Mask Requirement At Amusement Parks Violates ADA, Suit Claims
PITTSBURGH — The parents of three children with disabilities, along with an adult diagnosed with anxiety, have sued Kennywood, Sandcastle and Idlewild over the amusement parks’ COVID-19 mask policy, saying they can’t wear masks because of their medical conditions.
Attorney Thomas Anderson, who has brought many similar suits against supermarket chain Giant Eagle, filed the suit last Friday in U.S. District Court under the Americans with Disabilities Act.
The plaintiffs are Janine Wood of Bolivar, Westmoreland County, Jackie Webber of Kennedy, Lisa Mazzoni of Irwin and Ryan Walsh of Verona.
Advertisement - Continue Reading Below
Wood and Webber are parents of children with autism, Mazzoni has muscular dystrophy and is the parent of a child with autism and Walsh has a medical excuse from his doctor for anxiety and breathing problems. Wood also has physical and mental conditions that compromise her respiratory system, the complaint says.
The amusement parks require everyone who visits to wear a mask with no exceptions for medical conditions, according to the suit.
All of the plaintiffs have been denied access to the parks in violation of the ADA, the suit says, despite buying season passes to the various parks. In addition, according to the suit, Idlewild has provided Woods’ child, H.W., with an exit pass that allows her to skip waiting in lines because of her disability. Kennedy’s child, J.M., has a similar pass from Kennywood and Sandcastle.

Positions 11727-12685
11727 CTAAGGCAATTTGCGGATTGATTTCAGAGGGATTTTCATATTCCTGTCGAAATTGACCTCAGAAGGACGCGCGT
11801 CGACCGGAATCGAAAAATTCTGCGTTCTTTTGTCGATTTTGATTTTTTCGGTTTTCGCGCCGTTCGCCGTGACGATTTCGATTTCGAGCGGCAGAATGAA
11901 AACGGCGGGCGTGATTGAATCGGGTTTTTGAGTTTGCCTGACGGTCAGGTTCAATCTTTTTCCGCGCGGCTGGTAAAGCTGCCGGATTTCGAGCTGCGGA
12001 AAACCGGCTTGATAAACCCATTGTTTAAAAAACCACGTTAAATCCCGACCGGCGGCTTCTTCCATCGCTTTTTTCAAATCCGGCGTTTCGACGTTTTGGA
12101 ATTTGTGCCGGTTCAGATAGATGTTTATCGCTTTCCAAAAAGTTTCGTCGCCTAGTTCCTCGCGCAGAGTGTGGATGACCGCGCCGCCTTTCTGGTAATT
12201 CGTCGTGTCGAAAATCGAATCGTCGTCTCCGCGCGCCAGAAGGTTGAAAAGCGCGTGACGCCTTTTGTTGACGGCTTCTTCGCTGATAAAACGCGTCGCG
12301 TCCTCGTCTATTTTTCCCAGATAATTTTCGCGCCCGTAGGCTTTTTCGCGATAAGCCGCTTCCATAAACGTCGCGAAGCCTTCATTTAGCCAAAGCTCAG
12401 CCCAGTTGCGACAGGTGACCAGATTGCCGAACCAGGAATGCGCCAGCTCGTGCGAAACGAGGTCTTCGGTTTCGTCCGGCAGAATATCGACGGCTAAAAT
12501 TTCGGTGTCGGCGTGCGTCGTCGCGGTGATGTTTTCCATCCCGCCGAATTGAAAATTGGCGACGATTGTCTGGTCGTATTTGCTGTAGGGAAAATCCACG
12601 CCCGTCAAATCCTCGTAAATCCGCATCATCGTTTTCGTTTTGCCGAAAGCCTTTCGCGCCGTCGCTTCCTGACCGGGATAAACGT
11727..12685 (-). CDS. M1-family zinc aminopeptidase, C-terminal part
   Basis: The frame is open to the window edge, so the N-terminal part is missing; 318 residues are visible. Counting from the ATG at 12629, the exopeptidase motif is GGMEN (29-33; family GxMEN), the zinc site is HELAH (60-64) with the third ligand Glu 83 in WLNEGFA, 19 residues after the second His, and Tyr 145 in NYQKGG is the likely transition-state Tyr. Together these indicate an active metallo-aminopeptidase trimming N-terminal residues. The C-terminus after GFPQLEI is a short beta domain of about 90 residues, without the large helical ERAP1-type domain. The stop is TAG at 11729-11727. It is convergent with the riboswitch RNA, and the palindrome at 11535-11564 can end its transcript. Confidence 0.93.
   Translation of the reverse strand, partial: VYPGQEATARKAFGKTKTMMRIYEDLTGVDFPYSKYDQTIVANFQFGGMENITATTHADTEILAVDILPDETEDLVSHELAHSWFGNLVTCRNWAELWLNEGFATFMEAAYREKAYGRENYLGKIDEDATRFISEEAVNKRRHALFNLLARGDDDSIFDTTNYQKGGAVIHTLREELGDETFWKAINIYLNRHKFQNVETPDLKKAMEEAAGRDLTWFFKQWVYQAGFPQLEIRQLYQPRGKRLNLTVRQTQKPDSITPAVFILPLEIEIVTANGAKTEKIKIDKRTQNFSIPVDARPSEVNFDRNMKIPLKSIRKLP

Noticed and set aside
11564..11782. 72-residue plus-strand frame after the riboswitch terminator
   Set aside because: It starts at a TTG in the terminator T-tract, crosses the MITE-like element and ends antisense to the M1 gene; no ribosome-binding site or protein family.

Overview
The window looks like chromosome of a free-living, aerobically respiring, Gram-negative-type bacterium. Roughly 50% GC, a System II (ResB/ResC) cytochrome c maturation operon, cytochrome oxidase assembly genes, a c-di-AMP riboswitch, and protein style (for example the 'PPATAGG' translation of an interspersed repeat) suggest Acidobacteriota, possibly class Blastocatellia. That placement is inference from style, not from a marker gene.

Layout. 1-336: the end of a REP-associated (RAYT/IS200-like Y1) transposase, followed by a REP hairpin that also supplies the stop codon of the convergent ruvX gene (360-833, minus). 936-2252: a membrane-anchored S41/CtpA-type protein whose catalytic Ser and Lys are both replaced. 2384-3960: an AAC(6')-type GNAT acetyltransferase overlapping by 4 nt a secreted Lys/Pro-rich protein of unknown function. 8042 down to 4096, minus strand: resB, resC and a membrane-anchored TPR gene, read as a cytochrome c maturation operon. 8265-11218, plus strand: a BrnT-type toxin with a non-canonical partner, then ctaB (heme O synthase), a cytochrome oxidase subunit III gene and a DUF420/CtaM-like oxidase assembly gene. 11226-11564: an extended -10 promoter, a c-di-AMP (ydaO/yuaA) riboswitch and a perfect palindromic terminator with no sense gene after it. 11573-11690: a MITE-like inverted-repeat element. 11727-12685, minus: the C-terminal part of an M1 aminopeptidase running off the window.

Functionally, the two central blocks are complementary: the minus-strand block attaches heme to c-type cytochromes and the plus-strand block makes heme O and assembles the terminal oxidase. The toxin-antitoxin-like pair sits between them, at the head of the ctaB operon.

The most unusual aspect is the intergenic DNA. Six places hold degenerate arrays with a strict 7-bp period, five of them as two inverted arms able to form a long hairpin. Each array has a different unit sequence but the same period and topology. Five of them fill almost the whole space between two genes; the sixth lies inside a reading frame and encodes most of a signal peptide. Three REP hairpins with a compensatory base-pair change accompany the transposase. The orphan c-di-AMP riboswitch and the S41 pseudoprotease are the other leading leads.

Last Tuesday, the complaint says, Wood and H.W. tried to enter Idlewild without masks and were told they could not. Wood said she explained that her daughter can’t wear a mask because of autism.
“Idlewild security guards prevented entry and screamed at the child causing her to have a mental breakdown and break out in hives due to anxiety,” the suit says.
Wood said she explained that under the ADA, the park had to accommodate her daughter. A guard told her that Idlewild is private property and so it “could enforce its own rules” and a manager said the park would make no exceptions other than for children 2 and under, the complaint says.
“Janine Wood and H.W. were harassed and denied access to Idlewild because H.W. cannot wear a mask,” the suit says.
Webber said she contacted all three parks to ensure her son could get in. She said she was told on June 22 that he would be allowed in without a mask but was later told he wouldn’t be.
She said she told Kennywood and Sandcastle that they were discriminating against children with disabilities and that her son has autism and is nonverbal. She said he would be in a stroller, away from other kids, and that because of his disability he would not have to wait in line.
Kennywood sent an email saying park management understood her disappointment but that the mask policy would remain to protect everyone.
The other plaintiffs made similar requests and were met with the same response, according to the suit.
Kennywood said its policy is not to comment on litigation.
Kennywood and Sandcastle reopened earlier this month to season pass-holders after delaying the start of the summer season by two months due to the pandemic. A full reopening is planned for this week.
The parks have instituted other safety measures, including limiting the parks’ capacity and temperature checks at the park entrance. Anyone with a temperature of 100.4 degrees or higher or who shows COVID-19 symptoms will be denied entry. Other changes include requiring visitors to register for their visit after buying a ticket.
© 2020 Pittsburgh Post-Gazette
Distributed by Tribune Content Agency, LLC